POV: Raising Bertie
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About This Episode
In the quietly powerful Raising Bertie, three black boys in North Carolina's rural Bertie County come of age right before our eyes. Filmed over six years, they deal with the same issues that every boy approaching the leap to manhood faces -- and others triggered by their specific and often precarious conditions. As the quote from James Baldwin's Notes of a Native Son that opens the film puts it, "I am what time, circumstance, history, have made of me, certainly, but I am also so much more than that. So are we all."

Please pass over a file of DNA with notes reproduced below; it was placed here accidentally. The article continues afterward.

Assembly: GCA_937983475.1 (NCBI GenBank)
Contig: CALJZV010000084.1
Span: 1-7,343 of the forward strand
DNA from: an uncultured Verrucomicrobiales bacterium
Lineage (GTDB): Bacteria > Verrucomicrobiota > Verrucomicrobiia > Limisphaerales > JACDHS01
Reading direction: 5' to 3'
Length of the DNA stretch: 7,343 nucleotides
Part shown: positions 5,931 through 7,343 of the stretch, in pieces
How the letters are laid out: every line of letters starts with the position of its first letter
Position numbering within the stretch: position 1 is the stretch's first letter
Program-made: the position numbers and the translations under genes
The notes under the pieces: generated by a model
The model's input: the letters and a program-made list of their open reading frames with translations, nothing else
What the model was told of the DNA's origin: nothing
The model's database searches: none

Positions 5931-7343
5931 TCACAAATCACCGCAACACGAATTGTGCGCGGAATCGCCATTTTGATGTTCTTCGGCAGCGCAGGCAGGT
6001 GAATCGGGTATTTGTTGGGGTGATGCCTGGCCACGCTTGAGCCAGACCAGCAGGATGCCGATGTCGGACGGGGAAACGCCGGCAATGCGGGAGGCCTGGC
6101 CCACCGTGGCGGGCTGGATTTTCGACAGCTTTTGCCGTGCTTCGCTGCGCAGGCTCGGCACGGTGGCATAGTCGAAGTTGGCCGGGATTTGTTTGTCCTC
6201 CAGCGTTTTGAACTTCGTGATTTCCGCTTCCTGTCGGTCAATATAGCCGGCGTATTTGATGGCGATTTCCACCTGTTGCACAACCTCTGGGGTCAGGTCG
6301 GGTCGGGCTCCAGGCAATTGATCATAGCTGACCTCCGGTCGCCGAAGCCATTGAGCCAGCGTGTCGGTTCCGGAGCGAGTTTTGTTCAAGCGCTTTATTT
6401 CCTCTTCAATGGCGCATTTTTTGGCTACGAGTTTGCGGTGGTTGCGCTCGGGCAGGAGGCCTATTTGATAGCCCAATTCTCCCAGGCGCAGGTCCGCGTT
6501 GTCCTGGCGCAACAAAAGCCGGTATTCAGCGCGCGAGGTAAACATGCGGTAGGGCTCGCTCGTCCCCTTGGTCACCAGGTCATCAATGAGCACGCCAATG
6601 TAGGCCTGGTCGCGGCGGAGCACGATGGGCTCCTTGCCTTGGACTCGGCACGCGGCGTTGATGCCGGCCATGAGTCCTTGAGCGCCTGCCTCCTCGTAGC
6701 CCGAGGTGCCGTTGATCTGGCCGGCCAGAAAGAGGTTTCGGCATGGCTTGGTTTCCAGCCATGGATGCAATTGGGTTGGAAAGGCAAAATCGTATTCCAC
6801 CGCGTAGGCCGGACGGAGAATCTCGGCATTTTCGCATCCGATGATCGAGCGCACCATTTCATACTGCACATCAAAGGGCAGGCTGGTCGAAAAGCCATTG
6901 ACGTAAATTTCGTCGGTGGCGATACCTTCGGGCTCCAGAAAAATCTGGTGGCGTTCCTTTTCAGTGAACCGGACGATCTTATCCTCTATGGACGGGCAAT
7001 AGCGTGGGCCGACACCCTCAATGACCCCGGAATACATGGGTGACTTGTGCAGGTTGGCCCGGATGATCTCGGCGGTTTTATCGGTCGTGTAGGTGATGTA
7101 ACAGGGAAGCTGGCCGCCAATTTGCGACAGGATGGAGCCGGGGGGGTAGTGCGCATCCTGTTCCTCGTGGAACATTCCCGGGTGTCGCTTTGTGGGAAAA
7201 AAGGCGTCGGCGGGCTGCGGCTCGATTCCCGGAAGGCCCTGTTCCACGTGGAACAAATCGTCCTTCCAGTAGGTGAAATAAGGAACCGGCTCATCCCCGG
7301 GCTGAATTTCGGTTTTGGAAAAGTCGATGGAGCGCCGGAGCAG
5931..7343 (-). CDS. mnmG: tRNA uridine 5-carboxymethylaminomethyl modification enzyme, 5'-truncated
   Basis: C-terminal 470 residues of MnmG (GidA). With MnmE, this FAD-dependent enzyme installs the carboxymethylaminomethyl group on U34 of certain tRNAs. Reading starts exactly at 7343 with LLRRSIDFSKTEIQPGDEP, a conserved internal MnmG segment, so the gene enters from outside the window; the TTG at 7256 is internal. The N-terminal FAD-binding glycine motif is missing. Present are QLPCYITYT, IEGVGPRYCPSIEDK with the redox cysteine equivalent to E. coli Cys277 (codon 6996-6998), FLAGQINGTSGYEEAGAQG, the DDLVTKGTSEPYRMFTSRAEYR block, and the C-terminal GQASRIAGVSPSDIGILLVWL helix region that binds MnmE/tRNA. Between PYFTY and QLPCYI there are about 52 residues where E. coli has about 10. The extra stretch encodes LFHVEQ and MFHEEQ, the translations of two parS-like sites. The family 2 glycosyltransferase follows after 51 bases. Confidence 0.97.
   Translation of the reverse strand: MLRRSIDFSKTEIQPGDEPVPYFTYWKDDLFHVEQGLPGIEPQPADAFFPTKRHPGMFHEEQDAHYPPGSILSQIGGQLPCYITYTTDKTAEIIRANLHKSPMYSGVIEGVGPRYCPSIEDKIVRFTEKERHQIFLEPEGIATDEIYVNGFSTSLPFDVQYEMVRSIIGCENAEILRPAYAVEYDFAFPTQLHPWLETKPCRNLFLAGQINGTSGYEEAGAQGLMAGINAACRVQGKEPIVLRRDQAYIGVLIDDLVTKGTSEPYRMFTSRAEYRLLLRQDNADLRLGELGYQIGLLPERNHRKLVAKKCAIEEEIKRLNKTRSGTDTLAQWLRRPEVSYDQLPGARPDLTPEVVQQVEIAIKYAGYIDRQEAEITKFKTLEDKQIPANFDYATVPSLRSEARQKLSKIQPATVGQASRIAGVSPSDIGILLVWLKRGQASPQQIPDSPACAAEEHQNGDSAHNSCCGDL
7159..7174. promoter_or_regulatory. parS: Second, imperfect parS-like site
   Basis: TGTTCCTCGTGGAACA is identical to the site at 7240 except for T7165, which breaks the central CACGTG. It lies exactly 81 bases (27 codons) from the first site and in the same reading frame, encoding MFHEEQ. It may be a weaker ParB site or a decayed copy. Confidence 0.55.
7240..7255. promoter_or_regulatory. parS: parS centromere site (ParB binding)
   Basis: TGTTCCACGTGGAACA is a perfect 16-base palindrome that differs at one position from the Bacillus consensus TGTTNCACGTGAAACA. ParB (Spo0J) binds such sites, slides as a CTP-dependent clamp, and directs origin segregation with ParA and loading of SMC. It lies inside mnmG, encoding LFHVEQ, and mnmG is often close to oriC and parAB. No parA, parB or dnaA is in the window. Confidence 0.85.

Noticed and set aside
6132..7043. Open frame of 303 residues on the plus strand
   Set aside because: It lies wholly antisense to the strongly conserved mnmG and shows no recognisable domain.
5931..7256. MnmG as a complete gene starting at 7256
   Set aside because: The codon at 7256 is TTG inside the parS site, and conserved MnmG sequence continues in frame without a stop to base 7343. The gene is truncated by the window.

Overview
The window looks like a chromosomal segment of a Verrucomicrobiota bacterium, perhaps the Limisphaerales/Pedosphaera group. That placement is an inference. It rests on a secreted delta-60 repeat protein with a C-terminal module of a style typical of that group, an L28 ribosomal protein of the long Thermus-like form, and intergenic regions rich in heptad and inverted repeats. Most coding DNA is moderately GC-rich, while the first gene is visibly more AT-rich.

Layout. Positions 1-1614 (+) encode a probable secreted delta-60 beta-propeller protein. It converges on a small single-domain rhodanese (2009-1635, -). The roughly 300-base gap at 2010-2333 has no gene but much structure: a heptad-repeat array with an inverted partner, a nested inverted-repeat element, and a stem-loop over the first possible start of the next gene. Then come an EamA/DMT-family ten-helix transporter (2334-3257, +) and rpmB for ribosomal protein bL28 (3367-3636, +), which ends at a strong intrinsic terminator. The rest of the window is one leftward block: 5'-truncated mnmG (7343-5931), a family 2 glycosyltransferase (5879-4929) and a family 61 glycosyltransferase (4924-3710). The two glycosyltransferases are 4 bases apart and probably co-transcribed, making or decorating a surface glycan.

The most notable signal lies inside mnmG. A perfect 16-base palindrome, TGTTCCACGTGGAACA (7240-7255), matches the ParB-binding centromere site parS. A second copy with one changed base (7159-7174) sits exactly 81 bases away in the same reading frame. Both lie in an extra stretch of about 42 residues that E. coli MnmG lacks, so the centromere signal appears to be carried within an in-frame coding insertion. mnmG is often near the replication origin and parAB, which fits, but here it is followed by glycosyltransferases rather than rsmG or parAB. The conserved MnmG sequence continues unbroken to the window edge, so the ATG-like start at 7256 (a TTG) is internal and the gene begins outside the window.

The film opens windows into three young men's lives: Reginald "Junior" Askew, a charismatic young man looking for direction; Davonte "Dada" Harrell, a quiet teen who likes to cut hair and care for his nephew; and David "Bud" Perry, who has a quick-temper and takes pride in being a sharp dresser. The audience is drawn into their small-town world as Raising Bertie weaves between their stories. On one level, the film addresses universal themes of family, adolescent angst and the search for identity, and on another it tackles the particular realities faced by rural minorities, including systemic racism, educational inequality, poverty and unemployment.
As the cameras roll, these boys become men with responsibilities and a desire to do better than their fathers. Their indomitable spirit and sheer will to rise above their circumstances sustain them.